Despite extraordinary technological success and significant medical breakthroughs, the U.S. health care system has performed relatively poorly. Although the causes of and treatments for many chronic diseases are now generally well understood , substantial knowledge gaps in self-management science remain, along with significant health disparities. Many evidence-based interventions are difficult to implement in real life, may not be contextually relevant for those who experience the greatest health disparities in self-management of chronic illnesses, or may not be perceived as feasible, acceptable, or relevant by the various consumer and provider stakeholders who should be engaged in the translation process. The goals of the Community Engagement &Translation Core (CETC) are to further guide and support investigators in developing the knowledge and skills needed to create innovative self-management strategies for (1) addressing barriers to the implementation and dissemination of effective self-management interventions, especially for those from vulnerable populations who are more likely to experience chronic diseases;and (2) facilitating communication with specific audiences by using effective social marketing techniques to improve the likelihood that interventions will be perceived as understandable, feasible, acceptable, and relevant.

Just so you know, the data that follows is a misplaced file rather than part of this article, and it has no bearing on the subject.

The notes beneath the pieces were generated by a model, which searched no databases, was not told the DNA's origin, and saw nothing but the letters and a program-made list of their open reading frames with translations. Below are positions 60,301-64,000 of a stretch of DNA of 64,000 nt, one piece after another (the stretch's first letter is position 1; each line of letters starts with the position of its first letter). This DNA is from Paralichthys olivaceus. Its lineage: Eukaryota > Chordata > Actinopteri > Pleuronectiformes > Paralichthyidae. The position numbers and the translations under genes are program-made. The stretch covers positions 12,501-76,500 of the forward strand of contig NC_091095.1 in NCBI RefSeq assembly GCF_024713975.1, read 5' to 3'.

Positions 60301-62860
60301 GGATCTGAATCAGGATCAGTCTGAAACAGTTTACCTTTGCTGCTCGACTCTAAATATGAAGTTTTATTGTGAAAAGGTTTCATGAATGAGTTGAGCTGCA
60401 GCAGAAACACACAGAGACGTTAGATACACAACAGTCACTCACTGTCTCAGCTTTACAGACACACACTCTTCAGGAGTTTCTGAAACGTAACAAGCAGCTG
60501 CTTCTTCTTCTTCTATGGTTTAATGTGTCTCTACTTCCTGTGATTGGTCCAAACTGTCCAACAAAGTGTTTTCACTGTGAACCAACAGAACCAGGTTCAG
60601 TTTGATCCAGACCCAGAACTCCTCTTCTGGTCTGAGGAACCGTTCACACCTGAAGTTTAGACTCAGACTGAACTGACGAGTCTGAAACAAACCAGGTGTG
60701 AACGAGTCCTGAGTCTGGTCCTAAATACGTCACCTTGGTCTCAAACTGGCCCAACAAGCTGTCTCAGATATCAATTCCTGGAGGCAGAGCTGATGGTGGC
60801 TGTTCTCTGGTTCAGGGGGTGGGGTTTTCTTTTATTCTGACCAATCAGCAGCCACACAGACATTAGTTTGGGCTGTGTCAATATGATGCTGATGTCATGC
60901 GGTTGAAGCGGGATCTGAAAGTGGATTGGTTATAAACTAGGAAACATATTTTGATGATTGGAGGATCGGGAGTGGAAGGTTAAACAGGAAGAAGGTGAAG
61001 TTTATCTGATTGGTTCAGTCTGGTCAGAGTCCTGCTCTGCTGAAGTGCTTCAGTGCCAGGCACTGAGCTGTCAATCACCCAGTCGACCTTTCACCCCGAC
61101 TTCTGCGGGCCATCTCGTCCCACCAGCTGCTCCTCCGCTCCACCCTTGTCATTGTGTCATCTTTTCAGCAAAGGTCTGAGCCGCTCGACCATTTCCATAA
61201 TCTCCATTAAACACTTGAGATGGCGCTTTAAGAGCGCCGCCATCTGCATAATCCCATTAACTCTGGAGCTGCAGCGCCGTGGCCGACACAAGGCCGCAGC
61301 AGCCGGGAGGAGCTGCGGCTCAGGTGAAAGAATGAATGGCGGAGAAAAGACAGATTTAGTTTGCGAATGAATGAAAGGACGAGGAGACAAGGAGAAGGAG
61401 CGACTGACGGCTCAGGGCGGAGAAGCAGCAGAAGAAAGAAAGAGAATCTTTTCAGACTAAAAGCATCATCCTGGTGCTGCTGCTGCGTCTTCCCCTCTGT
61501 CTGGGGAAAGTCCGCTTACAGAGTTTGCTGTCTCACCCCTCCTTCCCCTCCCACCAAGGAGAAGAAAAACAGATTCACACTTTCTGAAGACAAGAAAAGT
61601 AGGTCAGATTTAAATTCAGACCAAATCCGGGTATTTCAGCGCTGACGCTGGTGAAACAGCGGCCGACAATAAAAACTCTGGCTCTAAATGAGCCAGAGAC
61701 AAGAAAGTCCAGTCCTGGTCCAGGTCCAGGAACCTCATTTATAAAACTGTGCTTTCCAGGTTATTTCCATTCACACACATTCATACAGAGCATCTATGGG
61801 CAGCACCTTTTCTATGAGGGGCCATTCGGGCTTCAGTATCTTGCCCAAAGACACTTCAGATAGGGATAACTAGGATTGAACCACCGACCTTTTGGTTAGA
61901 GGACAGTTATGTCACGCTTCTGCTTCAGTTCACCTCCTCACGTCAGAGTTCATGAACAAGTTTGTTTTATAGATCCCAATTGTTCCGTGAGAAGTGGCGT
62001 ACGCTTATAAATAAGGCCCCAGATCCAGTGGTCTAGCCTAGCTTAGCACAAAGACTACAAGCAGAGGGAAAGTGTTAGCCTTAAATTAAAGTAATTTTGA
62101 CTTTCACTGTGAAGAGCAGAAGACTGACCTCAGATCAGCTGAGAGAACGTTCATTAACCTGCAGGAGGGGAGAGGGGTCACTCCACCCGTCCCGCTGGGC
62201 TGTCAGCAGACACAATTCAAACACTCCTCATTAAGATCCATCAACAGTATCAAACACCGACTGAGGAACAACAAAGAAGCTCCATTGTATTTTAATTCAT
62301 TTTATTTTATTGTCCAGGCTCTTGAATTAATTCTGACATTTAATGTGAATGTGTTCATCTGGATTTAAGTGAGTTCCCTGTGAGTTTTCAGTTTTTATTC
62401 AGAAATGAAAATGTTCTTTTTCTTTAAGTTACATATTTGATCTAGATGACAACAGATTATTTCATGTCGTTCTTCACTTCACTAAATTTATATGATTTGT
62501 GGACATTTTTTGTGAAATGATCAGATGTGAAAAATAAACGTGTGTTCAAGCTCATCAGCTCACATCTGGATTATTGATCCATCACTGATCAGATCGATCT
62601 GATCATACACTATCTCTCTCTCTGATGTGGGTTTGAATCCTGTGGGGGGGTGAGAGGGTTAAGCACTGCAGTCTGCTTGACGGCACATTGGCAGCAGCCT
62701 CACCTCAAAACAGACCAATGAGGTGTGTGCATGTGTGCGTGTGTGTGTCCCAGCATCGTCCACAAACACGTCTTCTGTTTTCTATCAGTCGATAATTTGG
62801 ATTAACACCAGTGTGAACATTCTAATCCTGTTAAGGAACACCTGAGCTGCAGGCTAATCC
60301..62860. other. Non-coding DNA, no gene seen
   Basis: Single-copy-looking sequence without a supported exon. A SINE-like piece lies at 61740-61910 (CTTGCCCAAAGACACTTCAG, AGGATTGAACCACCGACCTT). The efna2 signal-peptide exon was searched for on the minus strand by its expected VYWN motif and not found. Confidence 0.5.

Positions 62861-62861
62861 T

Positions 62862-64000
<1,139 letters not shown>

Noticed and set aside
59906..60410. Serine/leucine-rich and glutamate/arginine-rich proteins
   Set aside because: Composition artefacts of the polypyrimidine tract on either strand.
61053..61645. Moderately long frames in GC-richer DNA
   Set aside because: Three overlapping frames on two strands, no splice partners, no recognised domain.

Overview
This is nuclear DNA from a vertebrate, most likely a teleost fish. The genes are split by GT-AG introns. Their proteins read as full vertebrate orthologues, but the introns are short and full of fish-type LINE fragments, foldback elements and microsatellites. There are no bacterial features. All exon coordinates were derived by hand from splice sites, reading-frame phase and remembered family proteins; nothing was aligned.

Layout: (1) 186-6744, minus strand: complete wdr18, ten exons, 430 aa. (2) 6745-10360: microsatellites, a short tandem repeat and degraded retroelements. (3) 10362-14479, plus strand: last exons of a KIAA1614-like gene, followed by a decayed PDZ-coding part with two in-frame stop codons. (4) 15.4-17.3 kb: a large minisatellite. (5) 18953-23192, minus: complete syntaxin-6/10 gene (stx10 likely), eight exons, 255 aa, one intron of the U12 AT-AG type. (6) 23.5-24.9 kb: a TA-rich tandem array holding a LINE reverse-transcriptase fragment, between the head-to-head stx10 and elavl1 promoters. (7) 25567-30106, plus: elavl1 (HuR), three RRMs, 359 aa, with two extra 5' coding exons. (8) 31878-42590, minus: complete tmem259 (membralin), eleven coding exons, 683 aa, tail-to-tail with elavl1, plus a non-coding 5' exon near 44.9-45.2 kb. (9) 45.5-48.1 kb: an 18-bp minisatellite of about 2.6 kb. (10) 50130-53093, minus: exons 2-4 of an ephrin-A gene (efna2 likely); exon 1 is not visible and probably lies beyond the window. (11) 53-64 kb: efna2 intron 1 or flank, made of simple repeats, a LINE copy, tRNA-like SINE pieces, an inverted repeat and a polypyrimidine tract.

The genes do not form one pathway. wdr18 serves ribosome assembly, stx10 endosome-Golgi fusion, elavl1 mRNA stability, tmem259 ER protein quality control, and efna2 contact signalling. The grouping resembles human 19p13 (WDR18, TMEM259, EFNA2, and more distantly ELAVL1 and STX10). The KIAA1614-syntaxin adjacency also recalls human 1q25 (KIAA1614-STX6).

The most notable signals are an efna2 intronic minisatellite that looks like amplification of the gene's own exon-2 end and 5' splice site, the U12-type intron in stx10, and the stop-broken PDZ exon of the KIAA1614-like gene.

The specific aims of the CETC are: 1. To provide guidance to faculty investigators regarding the knowledge, skills, and processes essential to the translation of effective self-management strategies and knowledge. 2. To provide support for developing appropriate social marketing strategies to facilitate dissemination of research findings to consumers (providers, patients, patient constituency groups, payers, policy makers, members of the community). 3. To create a Consumer Advisory Board (CAB) composed of patient, provider, payer, community, and government representatives who will provide early guidance to Center investigators regarding both potential barriers to large-scale implementation and strengths that would facilitate engagement and uptake. 4. To create a stable mechanism to facilitate collaborative working relationships with UT researchers and community partners providing regular discussion forums (e.g., Reverse Research Day in the community) and technical support (grant writing, data analysis, fact sheet development). Community partners will include community organizations (small community-based organizations, clinics, patient and family interest groups, legislatures) engaged in activities that assist people with chronic diseases.

National Institute of Health (NIH)
National Institute of Nursing Research (NINR)
Center Core Grants (P30)
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Special Emphasis Panel (ZNR1-REV-M (17))
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University of Texas Austin
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